- Named ‘Drive Pilot,’ the self-driving system allows the car to drive the car as long as the driver is able to take over if need be
- The Mercedes-Benz S-Class and EQS will be the first models in America to offer Level 3 autonomous driving
- Although already launched in Germany, the system is debuting for the first time in the US, starting in Nevada
Mercedes-Benz has received the first U.S. approval for a fully hands-off driving feature, the company said yesterday. Called Drive Pilot, the system allows drivers to take their hands completely off the wheel—in certain conditions.
When enabled, drivers can read a book, play a game, or even post on Instagram. Other driver-assist technologies, like Tesla’s Autopilot, require drivers to pay attention and keep their hands on the wheel at all times.
Mercedes has already launched this tech in Germany, while carmakers like Subaru introduced Level 3 autonomy, in certain conditions (up to 30mph which is perfect for cruising in traffic jams), over two years. Honda was actually the first carmaker in the world to be granted Level 3 self-driving status in Japan in May last year.
So far, Nevada is the only U.S. state to have approved Drive Pilot, with California expecting to phase it in soon as well. The Mercedes self-driving tech only works on highways at speeds under 40 mph— meaning it’s most useful during situations like traffic jams.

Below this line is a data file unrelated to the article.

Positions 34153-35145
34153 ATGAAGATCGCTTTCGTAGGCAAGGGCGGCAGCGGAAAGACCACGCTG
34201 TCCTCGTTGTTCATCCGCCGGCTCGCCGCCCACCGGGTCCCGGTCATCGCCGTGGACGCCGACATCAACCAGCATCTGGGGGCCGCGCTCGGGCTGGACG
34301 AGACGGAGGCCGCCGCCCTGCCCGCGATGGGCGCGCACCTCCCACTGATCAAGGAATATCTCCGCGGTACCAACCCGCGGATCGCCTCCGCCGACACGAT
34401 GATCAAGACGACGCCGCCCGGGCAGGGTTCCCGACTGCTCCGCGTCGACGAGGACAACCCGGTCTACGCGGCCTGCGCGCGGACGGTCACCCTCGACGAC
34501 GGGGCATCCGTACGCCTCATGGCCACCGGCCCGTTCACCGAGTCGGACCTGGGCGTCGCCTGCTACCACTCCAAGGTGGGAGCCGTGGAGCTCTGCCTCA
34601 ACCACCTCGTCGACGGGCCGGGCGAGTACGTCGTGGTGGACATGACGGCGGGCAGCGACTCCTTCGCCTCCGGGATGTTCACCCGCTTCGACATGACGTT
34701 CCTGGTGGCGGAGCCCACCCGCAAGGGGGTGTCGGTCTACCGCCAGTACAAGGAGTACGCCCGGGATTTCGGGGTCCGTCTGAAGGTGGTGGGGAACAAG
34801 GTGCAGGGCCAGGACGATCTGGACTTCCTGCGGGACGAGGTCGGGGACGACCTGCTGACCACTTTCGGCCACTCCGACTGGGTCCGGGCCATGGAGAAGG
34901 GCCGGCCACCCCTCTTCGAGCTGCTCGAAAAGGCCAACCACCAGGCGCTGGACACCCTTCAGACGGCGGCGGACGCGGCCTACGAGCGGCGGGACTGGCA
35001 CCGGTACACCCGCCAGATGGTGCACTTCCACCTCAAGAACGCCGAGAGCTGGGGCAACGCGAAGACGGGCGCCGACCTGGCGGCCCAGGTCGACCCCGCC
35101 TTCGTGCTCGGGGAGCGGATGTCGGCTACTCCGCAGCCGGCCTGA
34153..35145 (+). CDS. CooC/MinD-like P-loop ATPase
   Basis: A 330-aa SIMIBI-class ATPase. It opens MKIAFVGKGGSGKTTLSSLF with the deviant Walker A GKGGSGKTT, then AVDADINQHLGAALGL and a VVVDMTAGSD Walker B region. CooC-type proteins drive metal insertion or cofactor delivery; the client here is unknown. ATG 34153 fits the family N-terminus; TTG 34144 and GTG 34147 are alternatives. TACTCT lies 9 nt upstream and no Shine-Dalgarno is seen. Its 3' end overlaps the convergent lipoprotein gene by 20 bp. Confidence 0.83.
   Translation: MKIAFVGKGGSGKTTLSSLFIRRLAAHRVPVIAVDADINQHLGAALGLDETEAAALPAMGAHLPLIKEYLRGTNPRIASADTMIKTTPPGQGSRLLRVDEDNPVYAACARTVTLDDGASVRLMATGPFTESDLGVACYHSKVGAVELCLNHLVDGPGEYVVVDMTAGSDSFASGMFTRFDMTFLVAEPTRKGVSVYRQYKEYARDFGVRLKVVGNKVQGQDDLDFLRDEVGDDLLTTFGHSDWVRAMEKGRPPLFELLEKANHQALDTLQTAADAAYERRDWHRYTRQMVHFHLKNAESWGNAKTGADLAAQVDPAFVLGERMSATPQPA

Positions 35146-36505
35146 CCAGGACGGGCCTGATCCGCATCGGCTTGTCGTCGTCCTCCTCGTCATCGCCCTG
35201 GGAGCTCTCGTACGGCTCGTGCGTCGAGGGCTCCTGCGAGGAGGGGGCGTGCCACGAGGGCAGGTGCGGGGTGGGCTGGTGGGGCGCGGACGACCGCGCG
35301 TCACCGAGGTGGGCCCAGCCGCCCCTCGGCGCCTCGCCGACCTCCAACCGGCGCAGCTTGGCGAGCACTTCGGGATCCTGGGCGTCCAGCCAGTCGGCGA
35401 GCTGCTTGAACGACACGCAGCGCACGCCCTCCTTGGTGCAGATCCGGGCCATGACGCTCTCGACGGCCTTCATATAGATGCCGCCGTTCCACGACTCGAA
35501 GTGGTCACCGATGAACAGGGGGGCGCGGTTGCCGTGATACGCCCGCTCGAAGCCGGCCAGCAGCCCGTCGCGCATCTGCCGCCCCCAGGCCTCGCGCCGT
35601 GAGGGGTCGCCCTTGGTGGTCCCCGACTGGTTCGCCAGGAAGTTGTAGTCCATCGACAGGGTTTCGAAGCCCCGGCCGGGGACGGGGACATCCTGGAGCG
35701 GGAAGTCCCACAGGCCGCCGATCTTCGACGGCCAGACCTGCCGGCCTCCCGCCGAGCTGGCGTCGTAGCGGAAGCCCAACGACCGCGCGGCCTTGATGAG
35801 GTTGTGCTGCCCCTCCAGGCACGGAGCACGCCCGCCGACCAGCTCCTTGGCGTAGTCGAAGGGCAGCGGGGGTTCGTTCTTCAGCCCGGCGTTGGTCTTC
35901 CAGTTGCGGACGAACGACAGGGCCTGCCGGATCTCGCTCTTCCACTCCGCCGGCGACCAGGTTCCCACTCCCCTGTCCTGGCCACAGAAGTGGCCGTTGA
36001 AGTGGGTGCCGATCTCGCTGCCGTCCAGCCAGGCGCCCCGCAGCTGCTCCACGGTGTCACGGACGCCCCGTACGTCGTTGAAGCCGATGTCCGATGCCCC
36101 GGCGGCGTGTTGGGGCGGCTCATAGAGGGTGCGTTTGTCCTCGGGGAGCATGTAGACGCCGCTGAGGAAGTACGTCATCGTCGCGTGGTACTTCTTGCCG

The new Level 3 Drive Pilot system will be offered in the U.S. as an option on the 2024 EQS and S-class sedans.
The new system permits the driver to leave primary duties to the car’s onboard computer which means drivers don’t have to touch the steering wheel or constantly watch the road like with standard ACC systems. This is distinct from Level 2 systems such as GM’s Super Cruise, which has facial monitoring tech to ensure the driver is paying attention to the road. But, with the Mercedes system, a driver must still be ready to grab the steering wheel at any time if need be.
Guiding Drive Pilot is a mix of GPS, lidar, myriad sensors, and cameras. If any system goes down for whatever reason, Mercedes says there are braking and steering fail-safes to maintain control of the car until the driver retakes the helm. If the driver fails to do so in a set time frame, the system will stop the car completely, switch on the hazard lights, and call emergency services instantly.
Mercedes launched Drive Pilot in Germany back in May 2022 just after Honda launched their Level 3 tech in Japan. For now, Nevada is the only U.S. state where Drive Pilot has received regulatory approval. However, Mercedes says it’s currently working on earning approval in California with the hope that it’ll be certified sometime later in 2023.
Fitted with the optional Drive Pilot tech, the 2024 EQS and S-Class models are expected to start deliveries to customers in the second half of 2023.
The Mercedes system is the first time Level 3 tech has been employed in the U.S., but it has to start somewhere. Now that a precedent has been reached, and cleared, we can expect other states to follow suit rather quickly—with California already putting its hands up. For the record, tech that allows for Level 3 autonomous driving and automatic parking already exists. It’s just a matter of local governments giving the okay and sooner, rather than later, people will be driving hands-free and parking hands-free.